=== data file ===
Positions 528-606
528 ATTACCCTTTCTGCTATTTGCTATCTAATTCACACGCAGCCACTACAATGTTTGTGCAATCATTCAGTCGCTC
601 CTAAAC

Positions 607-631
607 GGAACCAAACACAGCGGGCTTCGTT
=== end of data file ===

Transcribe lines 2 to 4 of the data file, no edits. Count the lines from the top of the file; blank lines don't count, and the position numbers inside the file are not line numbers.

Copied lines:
528 ATTACCCTTTCTGCTATTTGCTATCTAATTCACACGCAGCCACTACAATGTTTGTGCAATCATTCAGTCGCTC
601 CTAAAC

Positions 607-631